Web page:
(BPRW) AFRICAN AMERICANS ARE MORE LIKELY TO DEVELOP TARDIVE DYSKINESIA
(Black PR Wire) –
Mental illness was once a subject not often discussed among African Americans, but in recent years, conversations are more open, and people are more comfortable explaining what is happening with them and how their medication makes them feel.
Symptons of Tardive Dyskinesia
One byproduct of mental illness like schizophrenia, bipolar disorder, and severe depression not well known amongst patients until it happens is Tardive Dyskinesia (TD). It is the involuntary and abnormal movements of the jaw, lips and tongue. Classic symptoms include facial grimacing, sticking out the tongue, sucking or fish-like movements of the mouth. In some cases, the arms and/or legs may also be affected by involuntary rapid, jerking movements, or slow, writhing movements as defined by the National Organization for Rare Disorders.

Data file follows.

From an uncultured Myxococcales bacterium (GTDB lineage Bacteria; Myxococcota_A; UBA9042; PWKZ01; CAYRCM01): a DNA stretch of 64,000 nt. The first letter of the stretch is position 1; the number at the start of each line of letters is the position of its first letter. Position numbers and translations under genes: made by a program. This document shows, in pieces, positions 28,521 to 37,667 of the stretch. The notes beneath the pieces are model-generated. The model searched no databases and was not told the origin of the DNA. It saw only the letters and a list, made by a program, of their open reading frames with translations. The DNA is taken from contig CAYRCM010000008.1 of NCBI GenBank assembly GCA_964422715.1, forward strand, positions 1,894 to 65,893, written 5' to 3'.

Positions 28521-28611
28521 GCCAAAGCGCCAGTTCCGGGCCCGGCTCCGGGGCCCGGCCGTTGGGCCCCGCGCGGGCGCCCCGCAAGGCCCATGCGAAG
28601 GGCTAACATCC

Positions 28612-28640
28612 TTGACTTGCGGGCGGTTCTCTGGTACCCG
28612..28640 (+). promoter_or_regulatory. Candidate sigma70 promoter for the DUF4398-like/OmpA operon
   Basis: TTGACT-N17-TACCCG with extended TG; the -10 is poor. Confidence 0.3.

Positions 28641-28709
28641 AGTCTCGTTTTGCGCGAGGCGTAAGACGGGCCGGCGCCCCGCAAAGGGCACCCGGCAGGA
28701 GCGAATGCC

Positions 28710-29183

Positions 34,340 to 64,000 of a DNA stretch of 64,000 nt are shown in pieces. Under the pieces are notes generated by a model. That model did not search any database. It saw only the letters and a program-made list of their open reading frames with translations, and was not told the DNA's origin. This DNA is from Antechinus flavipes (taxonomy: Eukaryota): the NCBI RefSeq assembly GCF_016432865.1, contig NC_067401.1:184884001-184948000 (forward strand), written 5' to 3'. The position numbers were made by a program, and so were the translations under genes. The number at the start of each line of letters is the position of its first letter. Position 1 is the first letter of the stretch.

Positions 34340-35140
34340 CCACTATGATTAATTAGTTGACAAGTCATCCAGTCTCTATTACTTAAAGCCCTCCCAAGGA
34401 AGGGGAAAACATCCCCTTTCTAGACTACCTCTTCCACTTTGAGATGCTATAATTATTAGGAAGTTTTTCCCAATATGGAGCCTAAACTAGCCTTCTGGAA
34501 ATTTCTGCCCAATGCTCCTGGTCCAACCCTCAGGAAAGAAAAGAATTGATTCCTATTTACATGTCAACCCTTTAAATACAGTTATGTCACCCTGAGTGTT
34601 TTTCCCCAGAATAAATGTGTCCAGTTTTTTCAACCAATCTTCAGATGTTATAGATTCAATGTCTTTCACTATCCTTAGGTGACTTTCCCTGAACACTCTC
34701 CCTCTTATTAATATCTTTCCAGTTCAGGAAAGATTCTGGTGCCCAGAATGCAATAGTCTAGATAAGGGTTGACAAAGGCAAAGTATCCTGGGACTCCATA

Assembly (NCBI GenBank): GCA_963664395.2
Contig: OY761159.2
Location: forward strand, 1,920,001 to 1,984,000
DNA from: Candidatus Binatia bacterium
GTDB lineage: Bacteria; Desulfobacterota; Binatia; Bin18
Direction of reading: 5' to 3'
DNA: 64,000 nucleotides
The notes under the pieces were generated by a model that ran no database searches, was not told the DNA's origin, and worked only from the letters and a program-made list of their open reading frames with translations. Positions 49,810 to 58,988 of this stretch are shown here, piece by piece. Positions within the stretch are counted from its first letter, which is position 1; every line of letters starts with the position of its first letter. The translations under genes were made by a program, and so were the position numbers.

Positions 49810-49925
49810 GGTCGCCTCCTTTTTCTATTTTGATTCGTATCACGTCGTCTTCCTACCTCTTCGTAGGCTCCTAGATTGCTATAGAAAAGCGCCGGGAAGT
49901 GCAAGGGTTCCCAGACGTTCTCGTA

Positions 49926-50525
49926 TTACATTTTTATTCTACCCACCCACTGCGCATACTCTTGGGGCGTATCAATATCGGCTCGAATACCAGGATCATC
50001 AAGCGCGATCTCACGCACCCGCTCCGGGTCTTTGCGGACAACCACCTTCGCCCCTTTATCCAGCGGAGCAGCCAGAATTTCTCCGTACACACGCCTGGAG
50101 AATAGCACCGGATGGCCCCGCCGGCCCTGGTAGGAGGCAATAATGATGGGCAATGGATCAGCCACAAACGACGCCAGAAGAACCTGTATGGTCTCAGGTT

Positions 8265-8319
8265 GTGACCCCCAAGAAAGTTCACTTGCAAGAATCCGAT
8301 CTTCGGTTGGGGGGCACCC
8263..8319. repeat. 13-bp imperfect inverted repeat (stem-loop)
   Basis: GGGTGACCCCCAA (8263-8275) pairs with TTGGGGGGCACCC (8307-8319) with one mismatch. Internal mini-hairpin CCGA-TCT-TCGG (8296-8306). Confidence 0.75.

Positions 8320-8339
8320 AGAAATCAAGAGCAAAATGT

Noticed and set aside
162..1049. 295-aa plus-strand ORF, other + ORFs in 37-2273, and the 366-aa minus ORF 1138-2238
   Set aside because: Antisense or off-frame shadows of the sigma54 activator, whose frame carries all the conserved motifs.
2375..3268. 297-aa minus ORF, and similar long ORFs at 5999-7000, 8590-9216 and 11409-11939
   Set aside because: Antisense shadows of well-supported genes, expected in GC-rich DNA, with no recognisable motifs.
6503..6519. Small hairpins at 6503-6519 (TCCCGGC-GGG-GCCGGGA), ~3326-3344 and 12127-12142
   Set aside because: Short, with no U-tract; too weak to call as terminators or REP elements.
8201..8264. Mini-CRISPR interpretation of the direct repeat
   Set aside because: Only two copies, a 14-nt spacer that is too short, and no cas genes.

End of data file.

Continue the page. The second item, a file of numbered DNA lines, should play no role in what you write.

Drugs and Tardive Dyskinesia
These symptoms are brought on by prolonged use of antipsychotic drugs known as neuroleptics that block dopamine receptors, which are chemicals in the brain that cause movement. Tardive Dyskinesia will not occur in all who take antipsychotic drugs, but those that do, it can be life changing.
Other factors that put you at a higher risk of developing TD besides being African and African American are:
- being female
- being diabetic
- being older
- having dementia
- having a prior brain injury
- having a problem with alcohol or substance abuse
All is not lost if you develop Tardive Dyskinesia. It is not life threatening, although it may affect how you conduct your life. It is important that you contact your physician immediately if you suspect signs of TD. Although there is no cure, symptoms vary in patients and there are new, more effective neuroleptics combined with new, FDA-approved treatments that are encouraging for those with this condition.
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